Friday, April 1, 2016

April is National Poetry Month

Celebrate National Poetry Month!

Today marks the 20th anniversary of National Poetry Month! National Poetry Month is the largest literary celebration in the world, with millions of readers, students, teachers, librarians, booksellers, publishers, bloggers, and poets marking poetry’s important place in our culture and lives. The Academy of American Poets founded National Poetry Month in April 1996 with an aim to encourage the reading of poems and assist teachers in bringing poetry into their classrooms. 

There are many ways to participate in National Poetry Month. Here are just a few:
What Standards Can You Meet With Poetry?

To build a foundation for college and career readiness, students must read widely and deeply from among a broad range of high-quality, increasingly challenging literary and informational texts. Poetry, poetic language, and poetry terminology are specifically mentioned in all grades. There are also anchor standards in LanguageSpeaking and Listening, and Writing that lend themselves to the use of poetry. The ELA College and Career Readiness anchor standards (in parentheses) call upon students to be able to:

• Make inferences (1).
• Cite specific textual evidence to support conclusions and answers (1).
• Determine and analyze the theme of a text (2).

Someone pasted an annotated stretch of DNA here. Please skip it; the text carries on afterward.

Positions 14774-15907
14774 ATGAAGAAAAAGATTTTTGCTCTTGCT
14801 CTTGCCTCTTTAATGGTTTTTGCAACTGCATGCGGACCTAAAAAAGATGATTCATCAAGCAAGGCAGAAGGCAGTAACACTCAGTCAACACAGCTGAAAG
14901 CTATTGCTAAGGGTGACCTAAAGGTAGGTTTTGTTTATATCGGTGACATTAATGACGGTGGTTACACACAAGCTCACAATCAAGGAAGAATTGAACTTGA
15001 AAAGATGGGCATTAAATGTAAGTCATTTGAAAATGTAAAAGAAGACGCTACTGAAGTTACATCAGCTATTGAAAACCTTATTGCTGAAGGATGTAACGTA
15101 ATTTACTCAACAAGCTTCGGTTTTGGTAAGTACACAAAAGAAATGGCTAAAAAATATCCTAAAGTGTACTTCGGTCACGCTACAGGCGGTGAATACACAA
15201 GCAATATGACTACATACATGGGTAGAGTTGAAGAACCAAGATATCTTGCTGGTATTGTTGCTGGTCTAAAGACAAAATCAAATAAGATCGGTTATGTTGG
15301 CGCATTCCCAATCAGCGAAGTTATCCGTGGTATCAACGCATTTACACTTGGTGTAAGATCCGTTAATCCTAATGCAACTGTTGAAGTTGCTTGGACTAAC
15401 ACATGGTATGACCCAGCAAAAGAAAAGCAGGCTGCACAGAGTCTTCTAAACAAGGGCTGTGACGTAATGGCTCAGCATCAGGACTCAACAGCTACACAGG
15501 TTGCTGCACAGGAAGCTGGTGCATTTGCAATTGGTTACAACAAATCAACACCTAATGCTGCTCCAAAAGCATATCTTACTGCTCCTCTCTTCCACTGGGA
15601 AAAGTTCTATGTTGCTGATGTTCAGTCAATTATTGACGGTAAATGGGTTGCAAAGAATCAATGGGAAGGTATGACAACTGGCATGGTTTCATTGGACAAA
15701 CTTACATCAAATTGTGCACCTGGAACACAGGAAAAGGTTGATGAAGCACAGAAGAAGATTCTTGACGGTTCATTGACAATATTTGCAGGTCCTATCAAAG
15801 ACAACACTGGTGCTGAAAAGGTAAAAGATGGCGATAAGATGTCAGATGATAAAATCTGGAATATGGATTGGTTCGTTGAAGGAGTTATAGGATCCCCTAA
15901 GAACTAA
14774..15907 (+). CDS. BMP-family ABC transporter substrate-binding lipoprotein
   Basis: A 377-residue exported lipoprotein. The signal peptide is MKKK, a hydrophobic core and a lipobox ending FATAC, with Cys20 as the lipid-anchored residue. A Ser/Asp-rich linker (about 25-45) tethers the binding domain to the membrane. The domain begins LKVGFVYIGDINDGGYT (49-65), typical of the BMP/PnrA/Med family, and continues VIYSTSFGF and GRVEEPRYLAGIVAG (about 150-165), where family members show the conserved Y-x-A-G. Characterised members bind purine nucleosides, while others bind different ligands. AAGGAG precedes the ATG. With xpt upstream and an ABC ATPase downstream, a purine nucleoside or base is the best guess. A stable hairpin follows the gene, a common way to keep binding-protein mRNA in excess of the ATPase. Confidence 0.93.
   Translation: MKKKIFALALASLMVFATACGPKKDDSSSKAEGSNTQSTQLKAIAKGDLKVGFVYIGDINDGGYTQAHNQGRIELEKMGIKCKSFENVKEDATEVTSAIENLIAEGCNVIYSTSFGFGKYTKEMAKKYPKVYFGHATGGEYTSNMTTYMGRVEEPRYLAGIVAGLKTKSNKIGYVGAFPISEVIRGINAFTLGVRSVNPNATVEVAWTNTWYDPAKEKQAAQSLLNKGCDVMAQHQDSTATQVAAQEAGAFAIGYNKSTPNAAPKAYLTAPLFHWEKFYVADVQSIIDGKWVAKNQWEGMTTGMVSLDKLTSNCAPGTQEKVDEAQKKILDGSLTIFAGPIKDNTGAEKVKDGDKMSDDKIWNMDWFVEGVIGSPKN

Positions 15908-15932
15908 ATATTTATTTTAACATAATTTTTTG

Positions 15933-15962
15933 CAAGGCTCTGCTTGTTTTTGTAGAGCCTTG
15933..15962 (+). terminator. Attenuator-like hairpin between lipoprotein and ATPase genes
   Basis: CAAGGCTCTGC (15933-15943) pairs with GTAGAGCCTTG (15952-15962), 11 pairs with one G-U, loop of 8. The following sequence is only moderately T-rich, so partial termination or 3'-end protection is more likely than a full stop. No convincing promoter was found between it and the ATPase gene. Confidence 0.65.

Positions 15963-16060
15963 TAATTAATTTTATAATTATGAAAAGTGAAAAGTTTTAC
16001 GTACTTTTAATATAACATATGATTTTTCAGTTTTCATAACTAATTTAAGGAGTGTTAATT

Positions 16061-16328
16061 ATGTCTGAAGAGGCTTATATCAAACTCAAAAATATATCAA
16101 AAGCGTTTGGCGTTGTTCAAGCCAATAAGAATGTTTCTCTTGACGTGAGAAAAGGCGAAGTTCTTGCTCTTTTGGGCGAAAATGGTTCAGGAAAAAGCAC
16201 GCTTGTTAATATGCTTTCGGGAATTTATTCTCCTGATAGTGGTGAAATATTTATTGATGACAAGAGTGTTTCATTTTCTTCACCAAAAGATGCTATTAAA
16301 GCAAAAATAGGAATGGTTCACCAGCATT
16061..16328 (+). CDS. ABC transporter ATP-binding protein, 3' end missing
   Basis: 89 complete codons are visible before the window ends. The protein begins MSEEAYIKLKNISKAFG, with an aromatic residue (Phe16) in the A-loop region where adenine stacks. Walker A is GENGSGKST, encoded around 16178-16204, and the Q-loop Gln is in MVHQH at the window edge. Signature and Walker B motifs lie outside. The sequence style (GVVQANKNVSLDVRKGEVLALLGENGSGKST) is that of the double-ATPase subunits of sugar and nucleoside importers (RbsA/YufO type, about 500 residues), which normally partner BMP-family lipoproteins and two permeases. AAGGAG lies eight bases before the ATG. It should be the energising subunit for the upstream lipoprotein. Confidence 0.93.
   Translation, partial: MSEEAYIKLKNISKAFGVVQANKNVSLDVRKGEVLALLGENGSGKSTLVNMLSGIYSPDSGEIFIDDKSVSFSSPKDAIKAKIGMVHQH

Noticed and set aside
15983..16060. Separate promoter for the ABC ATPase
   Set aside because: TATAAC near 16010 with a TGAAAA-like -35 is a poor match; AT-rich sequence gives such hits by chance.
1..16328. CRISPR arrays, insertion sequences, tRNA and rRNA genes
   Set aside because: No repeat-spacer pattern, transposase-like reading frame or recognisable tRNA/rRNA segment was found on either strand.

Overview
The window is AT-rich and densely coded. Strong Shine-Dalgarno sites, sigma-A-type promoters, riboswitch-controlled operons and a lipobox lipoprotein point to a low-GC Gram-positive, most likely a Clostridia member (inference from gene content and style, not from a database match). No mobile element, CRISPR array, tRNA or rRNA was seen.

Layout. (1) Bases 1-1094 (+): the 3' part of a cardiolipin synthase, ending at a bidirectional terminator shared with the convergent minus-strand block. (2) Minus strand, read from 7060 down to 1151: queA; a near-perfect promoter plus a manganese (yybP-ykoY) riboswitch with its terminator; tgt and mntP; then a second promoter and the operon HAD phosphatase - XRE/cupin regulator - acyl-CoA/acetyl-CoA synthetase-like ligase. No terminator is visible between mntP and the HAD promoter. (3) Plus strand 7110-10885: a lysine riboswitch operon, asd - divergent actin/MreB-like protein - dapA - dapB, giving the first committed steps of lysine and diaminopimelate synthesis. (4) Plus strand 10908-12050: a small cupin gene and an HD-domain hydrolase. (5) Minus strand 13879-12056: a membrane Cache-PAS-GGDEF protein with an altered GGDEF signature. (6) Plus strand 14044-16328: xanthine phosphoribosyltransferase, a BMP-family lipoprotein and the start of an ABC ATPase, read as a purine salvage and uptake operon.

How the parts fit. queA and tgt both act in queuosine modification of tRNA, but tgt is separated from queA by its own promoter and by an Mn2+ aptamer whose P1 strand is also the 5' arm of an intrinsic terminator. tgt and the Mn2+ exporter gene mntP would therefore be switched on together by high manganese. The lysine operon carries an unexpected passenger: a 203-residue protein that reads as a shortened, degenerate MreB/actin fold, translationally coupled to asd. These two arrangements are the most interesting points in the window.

• Analyze the way ideas develop over the course of a text (3).
• Interpret words and phrases (4).
• Analyze connotative and figurative meanings of words (4).
• Analyze how word choice shapes a text (4).
• Analyze the structure of a text (5).
• Assess how point of view shapes a text (6).
• Analyze how two texts address the same theme (9).

Thursday, March 31, 2016

Partnering with Parents

Parents are an integral part of early literacy.  Of course students experience daily reading opportunities during school, but parental involvement is still essential to creating strong, lifelong learning structures that will improve student literacy now and later.  For this reason, all elementary sites have held Parent Literacy Nights with the help of Literacy Specialist Teachers (LSTs) and primary teachers assisting.  For example, Audra Soto held Parent Literacy Nights at both Reagan and Sequoia in which parents participated in "centers" to learn new and practical ways on how to help their children with specific literacy skills.  Bernadette Gomez held Parent Literacy Nights at Del Rey focusing on fluency and questioning strategies that parents can incorporate into reading with their children at home.  Marissa O'Donnell drew over 300 people to Jefferson's Family Reading Night last month.  Families were encouraged to wear pajamas and bring pillows and blankets to read on.  Opportunities included reading to a service dog, participating in a Book Walk, creating bookmarks, exploring literacy websites at an iPad station, checking out new books from the Roaring Readers book exchange, and taking at least one new book home.  What awesome opportunities to build excitement about reading with Sanger families! 

If you are a parent, or you would like to share these tips with your students' families, here are some suggestions from Hanover Research:

  • Let your child see you read and write.  When you read something interesting, share what you are reading with your child.
  • Provide a comfortable, quiet space for your child to read stories, draw, and write.
  • Read with your child every night.
  • Encourage your child to have many experiences that help build listening, speaking, writing, and reading skills.